Shona Auerbach

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Shona Auerbach
NationalityBritish
OccupationFilm director and cinamatographer
Years active1996-present
Notable work
Dear Frankie

Shona Auerbach is a British film director and cinematographer.

Early career[edit]

Auerbach began her career as a stills photographer. She studied film at Manchester University and cinematography at Leeds before completing her Master of Arts at the Polish National Film School in Łódź.[1] Her first directorial effort was the 1996 short subject Seven, which won her awards from the Munich International Festival of Film Schools, the Montecatini Filmvideo International Short Film Festival in Spain, and the Capalbio Cinema International Short Film Festival in Italy. She spent the next several years directing commercials while at the same time preparing her debut feature film, Dear Frankie, which was shown at numerous film festivals in 2004 and was released commercially in early 2005. She also served as cinematographer on both films.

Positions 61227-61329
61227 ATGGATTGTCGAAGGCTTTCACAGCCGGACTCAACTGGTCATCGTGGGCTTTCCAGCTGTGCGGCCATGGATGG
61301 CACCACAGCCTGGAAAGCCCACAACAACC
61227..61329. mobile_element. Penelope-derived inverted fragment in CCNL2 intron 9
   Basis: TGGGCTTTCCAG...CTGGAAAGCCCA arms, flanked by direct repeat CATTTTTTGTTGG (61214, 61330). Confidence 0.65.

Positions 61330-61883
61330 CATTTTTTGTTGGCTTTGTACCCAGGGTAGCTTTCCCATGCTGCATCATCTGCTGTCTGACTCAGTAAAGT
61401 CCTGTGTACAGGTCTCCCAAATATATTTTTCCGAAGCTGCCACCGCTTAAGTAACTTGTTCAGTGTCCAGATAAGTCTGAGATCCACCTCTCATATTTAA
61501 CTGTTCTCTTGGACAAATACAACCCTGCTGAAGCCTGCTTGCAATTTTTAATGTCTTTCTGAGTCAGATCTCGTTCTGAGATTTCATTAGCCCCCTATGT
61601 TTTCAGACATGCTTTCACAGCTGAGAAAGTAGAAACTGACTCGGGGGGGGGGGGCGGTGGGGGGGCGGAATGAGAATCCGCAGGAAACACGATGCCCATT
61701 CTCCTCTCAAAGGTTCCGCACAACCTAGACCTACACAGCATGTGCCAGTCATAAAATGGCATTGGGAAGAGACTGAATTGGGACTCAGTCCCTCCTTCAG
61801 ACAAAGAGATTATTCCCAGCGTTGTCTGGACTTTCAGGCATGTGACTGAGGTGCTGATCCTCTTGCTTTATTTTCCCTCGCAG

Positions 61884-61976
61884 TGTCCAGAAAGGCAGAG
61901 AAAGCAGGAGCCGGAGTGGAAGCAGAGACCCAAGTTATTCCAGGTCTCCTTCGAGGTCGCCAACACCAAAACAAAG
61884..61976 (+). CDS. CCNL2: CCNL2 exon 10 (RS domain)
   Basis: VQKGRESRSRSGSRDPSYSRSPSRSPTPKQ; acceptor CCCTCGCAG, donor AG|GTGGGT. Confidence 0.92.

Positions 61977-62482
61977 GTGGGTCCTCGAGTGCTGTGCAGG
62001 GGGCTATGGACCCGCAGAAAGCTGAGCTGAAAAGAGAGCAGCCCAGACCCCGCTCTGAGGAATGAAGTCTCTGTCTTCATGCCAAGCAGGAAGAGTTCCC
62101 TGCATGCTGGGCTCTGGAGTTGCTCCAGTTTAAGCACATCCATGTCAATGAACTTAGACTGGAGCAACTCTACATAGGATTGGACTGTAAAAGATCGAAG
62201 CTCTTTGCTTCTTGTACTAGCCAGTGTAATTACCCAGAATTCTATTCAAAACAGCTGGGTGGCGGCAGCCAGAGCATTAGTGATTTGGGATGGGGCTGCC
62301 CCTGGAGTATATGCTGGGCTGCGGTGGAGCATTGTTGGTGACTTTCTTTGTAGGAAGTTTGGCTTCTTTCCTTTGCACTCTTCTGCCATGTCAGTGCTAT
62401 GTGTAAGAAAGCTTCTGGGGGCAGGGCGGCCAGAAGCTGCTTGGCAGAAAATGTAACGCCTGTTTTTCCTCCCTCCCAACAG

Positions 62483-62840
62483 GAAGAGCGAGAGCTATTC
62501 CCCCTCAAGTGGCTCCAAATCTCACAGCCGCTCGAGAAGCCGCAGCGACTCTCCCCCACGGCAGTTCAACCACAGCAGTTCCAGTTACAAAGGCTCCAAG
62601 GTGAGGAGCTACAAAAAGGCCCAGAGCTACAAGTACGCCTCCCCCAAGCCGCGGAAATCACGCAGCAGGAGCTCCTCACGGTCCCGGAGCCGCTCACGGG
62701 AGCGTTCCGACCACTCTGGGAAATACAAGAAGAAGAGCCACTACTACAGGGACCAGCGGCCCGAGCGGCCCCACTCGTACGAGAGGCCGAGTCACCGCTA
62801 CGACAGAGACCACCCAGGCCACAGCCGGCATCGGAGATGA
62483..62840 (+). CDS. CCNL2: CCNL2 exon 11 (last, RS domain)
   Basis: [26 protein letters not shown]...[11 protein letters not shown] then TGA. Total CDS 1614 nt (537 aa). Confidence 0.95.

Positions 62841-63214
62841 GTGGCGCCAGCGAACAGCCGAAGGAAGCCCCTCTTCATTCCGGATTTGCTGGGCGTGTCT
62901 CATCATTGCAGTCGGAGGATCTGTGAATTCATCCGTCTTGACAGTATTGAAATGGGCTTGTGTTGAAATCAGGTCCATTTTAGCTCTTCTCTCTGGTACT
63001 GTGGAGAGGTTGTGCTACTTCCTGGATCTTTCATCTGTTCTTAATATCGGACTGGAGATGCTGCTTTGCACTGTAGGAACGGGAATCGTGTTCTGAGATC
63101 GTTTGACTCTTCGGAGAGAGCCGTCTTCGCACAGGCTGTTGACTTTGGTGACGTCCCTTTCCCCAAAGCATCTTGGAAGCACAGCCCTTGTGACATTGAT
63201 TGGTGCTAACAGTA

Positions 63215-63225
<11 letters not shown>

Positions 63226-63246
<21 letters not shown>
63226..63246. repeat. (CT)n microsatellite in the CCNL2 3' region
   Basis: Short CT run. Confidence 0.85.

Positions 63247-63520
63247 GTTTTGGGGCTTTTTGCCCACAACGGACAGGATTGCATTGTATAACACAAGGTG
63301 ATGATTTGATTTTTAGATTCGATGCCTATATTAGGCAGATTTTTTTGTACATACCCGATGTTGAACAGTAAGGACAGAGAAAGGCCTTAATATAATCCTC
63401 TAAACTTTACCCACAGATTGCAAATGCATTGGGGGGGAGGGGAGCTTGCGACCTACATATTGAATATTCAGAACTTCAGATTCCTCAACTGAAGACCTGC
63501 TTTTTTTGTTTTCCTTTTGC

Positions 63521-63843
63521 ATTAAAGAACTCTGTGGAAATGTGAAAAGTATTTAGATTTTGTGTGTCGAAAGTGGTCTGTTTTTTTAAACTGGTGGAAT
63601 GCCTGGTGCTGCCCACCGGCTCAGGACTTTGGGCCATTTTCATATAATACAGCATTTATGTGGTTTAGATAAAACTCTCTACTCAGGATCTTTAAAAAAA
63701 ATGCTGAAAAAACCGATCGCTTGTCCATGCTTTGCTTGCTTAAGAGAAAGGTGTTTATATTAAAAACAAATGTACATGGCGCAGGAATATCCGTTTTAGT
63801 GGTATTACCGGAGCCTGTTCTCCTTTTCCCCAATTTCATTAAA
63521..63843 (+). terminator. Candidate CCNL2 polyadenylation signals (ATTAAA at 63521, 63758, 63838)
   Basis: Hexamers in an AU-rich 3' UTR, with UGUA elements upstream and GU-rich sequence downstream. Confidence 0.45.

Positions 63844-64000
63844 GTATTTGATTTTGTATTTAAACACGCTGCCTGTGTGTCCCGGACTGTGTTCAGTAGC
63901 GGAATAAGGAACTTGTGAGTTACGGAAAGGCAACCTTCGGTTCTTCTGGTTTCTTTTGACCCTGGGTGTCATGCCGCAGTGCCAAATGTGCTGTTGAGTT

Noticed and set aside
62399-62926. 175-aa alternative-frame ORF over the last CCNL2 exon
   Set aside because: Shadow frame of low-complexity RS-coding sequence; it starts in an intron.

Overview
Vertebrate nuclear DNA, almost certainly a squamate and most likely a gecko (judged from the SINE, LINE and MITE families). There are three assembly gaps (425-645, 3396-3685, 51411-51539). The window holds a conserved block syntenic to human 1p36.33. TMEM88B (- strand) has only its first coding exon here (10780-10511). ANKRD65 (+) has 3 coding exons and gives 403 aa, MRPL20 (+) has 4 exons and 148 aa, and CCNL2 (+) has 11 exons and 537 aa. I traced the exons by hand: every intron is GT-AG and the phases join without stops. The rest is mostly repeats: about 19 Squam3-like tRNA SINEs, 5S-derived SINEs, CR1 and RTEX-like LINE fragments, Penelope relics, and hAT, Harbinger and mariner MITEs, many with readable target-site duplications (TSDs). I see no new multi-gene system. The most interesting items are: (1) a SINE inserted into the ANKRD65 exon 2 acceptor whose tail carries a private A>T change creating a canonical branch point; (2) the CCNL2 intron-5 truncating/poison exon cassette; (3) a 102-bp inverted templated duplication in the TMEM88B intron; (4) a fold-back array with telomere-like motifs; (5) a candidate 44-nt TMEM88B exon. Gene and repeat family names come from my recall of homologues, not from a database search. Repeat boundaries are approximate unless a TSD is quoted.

Awards and recognition[edit]

For Dear Frankie, Auerbach was nominated for the BAFTA Award for Best Newcomer and the BAFTA Scotland Award for Best Director. She won the Heartland Film Festival Crystal Heart Award, the High Falls Film Festival Audience Award for Best Feature Film, the Jackson Hole Film Festival Cowboy Award for Best Feature Film, the Los Angeles IFP/West Film Festival Audience Award for Best International Feature Film, the Montreal World Film Festival Golden Zenith Award, the Seattle International Film Festival Women in Cinema Lena Sharpe Award, and the WinFemme Film Festival Award (part of Women's Image Network Awards) for Best Film or TV Show Directed by a Woman.

Personal life[edit]

Auerbach is married to cinematographer Graeme Dunn.

References[edit]

  1. ^ "POSTNATAL EXPRESSION The difficult birth of Dear Frankie, a movie about a Greenock kid coming to terms with his parentage, prompted director Shona Auerbach and writer Andrea Gibb to reassess the role of modern fathers". 16 January 2005. Retrieved 11 July 2017.

External links[edit]